Decoding Data Tokenisation: Its Vital Role and Relevance
For 83% of companies, it’s not if a data breach will happen but when. As per an IBM report, data breaches cost a whopping $4.35M on average globally in 2022. These breaches take various forms, including phishing attacks, business email compromises, third-party software vulnerabilities, credential theft, and malicious insiders. The consequences of such incidents can be catastrophic.
Having said that, businesses have to transfer sensitive data like credit card numbers, health records, and customer information daily. But one pressing concern is how can they protect that data from falling into the wrong hands.
British mathematician Clive Humby said in 2006, “Data is the new oil.” Companies must ensure that their consumer data must remain safe with them. However, businesses are left exposed to the dangers of data breaches and compliance fines.
Enter data tokenisation – an innovative technology proving itself as a game-changer when it comes to enhancing data security levels. In this article, we'll dive deep into the concept of data tokenisation and explore its significance in various industries. Specifically, we'll look at how Scallop, an industry-trusted company, leverages this technology to safeguard its banking and card users' information.
Tokenisation replaces a sensitive data element, such as a credit card number or bank account number, with a non-sensitive substitute called a "token.". This token is essentially a randomised data string that has no intrinsic or exploitable value. It serves as a unique identifier, retaining all the essential information about the data without compromising its security.
Unlike encryption systems that use secret keys to decipher data, data tokenisation maintains a connection between the original data and the token but offers no way to reverse-engineer the token to reveal the original data.
In the context of payment processing, data tokenisation involves substituting sensitive information like credit card numbers with randomly generated tokens. For instance, a customer’s IBAN is replaced with a custom alphanumeric ID. Since there is no link between the token and the sensitive data, it wouldn't reveal meaningful information in case of a data breach or hacking.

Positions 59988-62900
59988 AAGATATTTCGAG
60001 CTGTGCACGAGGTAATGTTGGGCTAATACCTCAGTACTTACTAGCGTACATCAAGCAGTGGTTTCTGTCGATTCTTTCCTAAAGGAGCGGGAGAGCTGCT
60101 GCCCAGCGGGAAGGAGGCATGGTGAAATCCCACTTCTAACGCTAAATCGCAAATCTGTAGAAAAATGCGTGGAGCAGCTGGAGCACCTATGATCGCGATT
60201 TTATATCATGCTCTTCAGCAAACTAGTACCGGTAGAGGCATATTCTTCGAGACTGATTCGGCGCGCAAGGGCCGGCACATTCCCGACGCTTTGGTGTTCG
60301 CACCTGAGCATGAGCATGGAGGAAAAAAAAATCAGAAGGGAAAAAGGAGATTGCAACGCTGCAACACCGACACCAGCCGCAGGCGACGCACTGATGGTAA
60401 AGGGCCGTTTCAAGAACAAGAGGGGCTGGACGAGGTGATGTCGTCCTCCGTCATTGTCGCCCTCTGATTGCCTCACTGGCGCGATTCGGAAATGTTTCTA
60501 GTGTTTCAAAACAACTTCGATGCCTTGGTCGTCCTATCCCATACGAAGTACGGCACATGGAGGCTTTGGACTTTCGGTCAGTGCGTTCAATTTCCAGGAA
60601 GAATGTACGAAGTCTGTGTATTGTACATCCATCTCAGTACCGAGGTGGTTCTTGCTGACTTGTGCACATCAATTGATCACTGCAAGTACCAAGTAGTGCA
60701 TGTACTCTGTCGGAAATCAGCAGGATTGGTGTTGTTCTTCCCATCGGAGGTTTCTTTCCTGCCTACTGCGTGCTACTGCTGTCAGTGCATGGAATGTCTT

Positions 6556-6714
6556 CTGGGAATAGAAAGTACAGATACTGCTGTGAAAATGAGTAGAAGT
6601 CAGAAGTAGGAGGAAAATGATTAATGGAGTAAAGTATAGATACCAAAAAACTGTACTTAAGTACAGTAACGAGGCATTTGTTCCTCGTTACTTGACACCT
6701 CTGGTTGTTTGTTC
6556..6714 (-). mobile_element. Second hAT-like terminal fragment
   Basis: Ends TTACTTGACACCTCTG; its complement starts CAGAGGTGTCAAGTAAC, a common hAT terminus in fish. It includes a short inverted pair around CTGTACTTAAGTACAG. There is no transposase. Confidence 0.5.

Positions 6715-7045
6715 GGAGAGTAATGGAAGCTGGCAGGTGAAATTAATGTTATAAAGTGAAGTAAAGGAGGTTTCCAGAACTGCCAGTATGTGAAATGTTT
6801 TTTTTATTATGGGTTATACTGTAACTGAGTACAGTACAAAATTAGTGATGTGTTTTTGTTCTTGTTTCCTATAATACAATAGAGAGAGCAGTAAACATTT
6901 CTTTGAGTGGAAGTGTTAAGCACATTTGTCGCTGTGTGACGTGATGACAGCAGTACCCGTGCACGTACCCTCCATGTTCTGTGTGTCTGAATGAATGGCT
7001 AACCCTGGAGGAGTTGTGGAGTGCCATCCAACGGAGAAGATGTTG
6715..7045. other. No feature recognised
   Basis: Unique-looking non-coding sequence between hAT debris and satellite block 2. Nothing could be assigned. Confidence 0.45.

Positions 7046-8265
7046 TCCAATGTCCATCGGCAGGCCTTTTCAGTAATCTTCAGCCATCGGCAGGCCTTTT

A survey of data professionals found that 75% of organisations collect and store sensitive data, which they currently use or plan to use. Tokenisation protects that data by replacing it with tokens that act as surrogates for the actual information. For example, a customer's 16-digit credit card number might be replaced with a random string of numbers, letters, or symbols. This tokenisation process would make it impossible for a potential attacker to exploit the customer's credit card number, thus making any online payments more secure.
Data tokenisation has emerged as a highly effective approach for enhancing data security in modern times. It replaces confidential information with tokens, data tokenisation minimises the probability of data breaches, identity theft, fraud, and other cyber threats.
Additionally, tokens are linked with the original data through a secure mapping system that ensures the original data is protected even if the tokens get compromised.
Organisations that operate globally must follow strict data protection regulations. Tokenisation provides them with a reliable solution to secure sensitive information and reduces non-compliance chances. By tokenising data, it is considered non-sensitive, simplifying data management and streamlining the complexity of security audits.
Data tokenisation offers a secure platform for sharing data across departments, vendors, and partners while preventing any security breaches. Through tokenisation, sensitive information is hidden from third-party access, allowing organisations to control who can access their data.
Scallop, harnesses the power of data tokenisation to secure our banking and card users. By doing so, we comply with data privacy regulations while maintaining the trust of our customers. Their approach also allows them to extract valuable insights from user data without putting sensitive information at risk.